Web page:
At the American Bar Association’s recent annual Techshow, the excellence in elawyering award went to a family law attorney who created a streamlined way to handle uncontested divorces in California.
When Erin Levine, founder of Hello Divorce, took the stage to accept the honor, she said a couple of things that caught my attention.
First, she said her model, which creates a much-needed client-friendly approach to initiating and completing a divorce, is financially viable for the lawyers working with clients who sign up for the service.
And second, she said her model is only allowed by lawyer regulations in four states.
Erin is the type of innovator I especially admire. Her family law practice is informed by painfully personal experiences. And she developed a lower-priced, technology-driven solution for divorcing couples because she saw through her practice how convoluted the justice system is for families already grappling with a difficult time period. The last thing they need is to go to court and add even more stress to the mix.
Her model addressed one other issue: creating a sustainable lawyering model for lawyers (mostly moms) with kids. These are the lawyers who often were full speed into practice until having kids left them burned out or overwhelmed or both.
With Hello Divorce, lawyers set their own hours and their own workload, and they’re dealing with clients, who although they are going through a painful process, are relieved to have found a process that is transparent, easy to use, and affordable.
This isn’t legal services for the poor. Rather, Erin’s firm, Levine Family Law Group, and its tech companion, Hello Divorce, are targeting another group of Americans who are being underserved by the legal profession: the middle class. Data cited frequently by the ABA and others indicate that moderate-income individuals seek legal services in only about half of the cases that would otherwise benefit from legal assistance.
From Erin’s experience, the middle-income families are also frustrated by other aspects of the legal process. First, the sticker shock of a $10,000 retainer to handle a divorce. Erin notes that many of her clients also can’t take off work to visit a self-help center or find a way to make appearances with kids in tow.
The Hello Divorce model eliminates many of those barriers, including eliminating the need to retell the divorce story over and again in different contexts.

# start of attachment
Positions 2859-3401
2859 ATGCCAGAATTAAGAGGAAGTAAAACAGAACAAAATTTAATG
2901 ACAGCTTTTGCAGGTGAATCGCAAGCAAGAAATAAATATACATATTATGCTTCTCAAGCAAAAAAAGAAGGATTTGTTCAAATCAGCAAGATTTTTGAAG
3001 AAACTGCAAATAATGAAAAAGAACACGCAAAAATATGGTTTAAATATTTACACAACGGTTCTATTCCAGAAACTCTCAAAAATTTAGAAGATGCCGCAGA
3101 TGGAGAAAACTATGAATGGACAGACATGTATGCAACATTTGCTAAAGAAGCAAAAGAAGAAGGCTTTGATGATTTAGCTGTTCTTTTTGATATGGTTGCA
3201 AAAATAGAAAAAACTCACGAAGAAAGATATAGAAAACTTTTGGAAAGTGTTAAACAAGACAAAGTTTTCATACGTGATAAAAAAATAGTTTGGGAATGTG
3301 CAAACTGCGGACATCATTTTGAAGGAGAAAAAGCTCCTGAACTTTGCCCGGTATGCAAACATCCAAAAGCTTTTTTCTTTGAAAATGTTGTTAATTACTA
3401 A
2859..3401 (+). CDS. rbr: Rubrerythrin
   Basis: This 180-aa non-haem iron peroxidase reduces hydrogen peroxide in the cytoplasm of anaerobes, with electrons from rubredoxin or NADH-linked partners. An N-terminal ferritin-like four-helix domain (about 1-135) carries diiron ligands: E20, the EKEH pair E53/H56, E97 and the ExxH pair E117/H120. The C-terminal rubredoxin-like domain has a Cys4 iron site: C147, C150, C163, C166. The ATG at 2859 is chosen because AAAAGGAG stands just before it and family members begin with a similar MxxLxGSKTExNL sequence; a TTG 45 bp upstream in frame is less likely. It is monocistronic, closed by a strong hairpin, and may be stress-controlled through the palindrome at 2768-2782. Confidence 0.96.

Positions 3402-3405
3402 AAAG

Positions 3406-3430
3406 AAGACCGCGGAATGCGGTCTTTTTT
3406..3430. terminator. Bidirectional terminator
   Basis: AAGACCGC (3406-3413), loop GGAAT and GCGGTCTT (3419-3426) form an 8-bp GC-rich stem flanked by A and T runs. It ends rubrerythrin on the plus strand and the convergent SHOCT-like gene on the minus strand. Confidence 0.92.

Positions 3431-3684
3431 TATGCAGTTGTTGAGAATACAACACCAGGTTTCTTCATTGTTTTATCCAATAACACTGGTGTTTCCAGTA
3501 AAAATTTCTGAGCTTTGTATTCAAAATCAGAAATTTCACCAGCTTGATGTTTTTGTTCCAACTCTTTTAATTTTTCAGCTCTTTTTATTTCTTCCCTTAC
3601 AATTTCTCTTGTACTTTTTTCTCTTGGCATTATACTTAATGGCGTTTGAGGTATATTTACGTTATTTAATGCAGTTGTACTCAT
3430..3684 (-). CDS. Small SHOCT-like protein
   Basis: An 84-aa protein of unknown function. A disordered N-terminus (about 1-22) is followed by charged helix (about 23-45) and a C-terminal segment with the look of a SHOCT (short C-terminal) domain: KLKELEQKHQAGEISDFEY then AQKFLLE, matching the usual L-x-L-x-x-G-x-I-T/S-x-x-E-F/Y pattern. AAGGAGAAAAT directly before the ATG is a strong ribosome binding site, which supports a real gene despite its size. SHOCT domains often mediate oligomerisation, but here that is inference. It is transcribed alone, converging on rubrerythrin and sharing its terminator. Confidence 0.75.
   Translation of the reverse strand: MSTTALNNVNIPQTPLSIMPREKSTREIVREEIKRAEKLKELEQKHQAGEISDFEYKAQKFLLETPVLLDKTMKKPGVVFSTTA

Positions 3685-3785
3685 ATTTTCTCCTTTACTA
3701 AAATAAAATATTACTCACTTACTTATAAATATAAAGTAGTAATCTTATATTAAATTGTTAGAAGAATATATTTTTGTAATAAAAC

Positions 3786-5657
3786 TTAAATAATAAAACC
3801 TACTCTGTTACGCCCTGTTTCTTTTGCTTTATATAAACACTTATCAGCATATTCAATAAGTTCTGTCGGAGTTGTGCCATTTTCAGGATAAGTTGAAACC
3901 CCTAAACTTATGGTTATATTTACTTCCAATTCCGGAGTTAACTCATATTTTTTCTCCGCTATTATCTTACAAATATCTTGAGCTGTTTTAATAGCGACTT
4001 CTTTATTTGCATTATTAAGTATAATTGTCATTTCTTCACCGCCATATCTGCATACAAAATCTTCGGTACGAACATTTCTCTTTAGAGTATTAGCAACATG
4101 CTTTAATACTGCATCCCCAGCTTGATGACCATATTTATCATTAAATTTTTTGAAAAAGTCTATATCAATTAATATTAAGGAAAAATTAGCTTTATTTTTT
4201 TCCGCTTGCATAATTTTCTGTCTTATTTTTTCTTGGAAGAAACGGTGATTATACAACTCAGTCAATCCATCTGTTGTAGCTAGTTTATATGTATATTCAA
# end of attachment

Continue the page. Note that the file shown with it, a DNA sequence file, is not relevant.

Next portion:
As for the business model for lawyers, Erin says lawyers working with Hello Divorce can make a comfortable living, as much as $200,000 a year without overhead. This means they can charge a below-market rate. For instance, in the East Bay Area, Certified Family Law Specialists at Erin’s level charge between $400 and $600 an hour. The Hello Divorce rate is about $300.
This model makes so much sense to me. Lawyers are making a living. Clients on a budget are getting help.
So why aren’t more lawyers running practices like this?
Remember that Erin said at Techshow that her model is only allowed in four states so far. That’s because lawyer regulations in each state bar or are inhospitable to many of the things that make Hello Divorce and her Divorce Navigator product work. As it is, Erin had to splinter off Hello Divorce (the tech company) from Levine Family Law Group (the law firm) because non-lawyers are barred from having an ownership role in law firms. She also has to be mindful of other rules, including those regulating fee-splitting, regulations on marketing and advertising, and those barring investment by non-lawyers.
Early in the model creation, Erin said the most money she spent outside of the tech development was on ethics lawyers.
“Had I known that I was going to spend $10,000 to try to comply with legal regulations I probably wouldn’t have done it.”
Erin can operate her model in California because it’s one of a handful of states, including Arizona and Washington, that allows trained legal document assistants to guide clients through the court process. So far, only three other states New Mexico, Utah, and Florida, are looking at similarly revising their lawyer regulations to bridge the access to justice gap.
The newer rules in California, Arizona, and Washington allow Erin to lower the overall costs of a divorce. If a legal document assistant spots a legal issue, she will recommend the client consult with a lawyer. Hundreds of clients have been through the legal document system so far, with 92% of the paid users not stepping foot in a courtroom or needing to meet with a lawyer. Rather they’ve been able to complete the process with legal coaching and online mediation.
Yet, despite the success of her model, she’s wary of expanding into other states when it’s unclear whether she will face unauthorized-practice challenges that others have faced when attempting to create new models of law practice.
The cost associated with fighting a challenge and the threat of putting her law license in jeopardy keeps Erin in the states that have started to relax and modernize practice rules.
For now, Erin is building her two businesses, raising her children, and fielding many many calls from lawyers eager to learn her secrets.
Video is of Erin Levine and the Levine Family Law Group being recognized by Clio for excellence in legal innovation: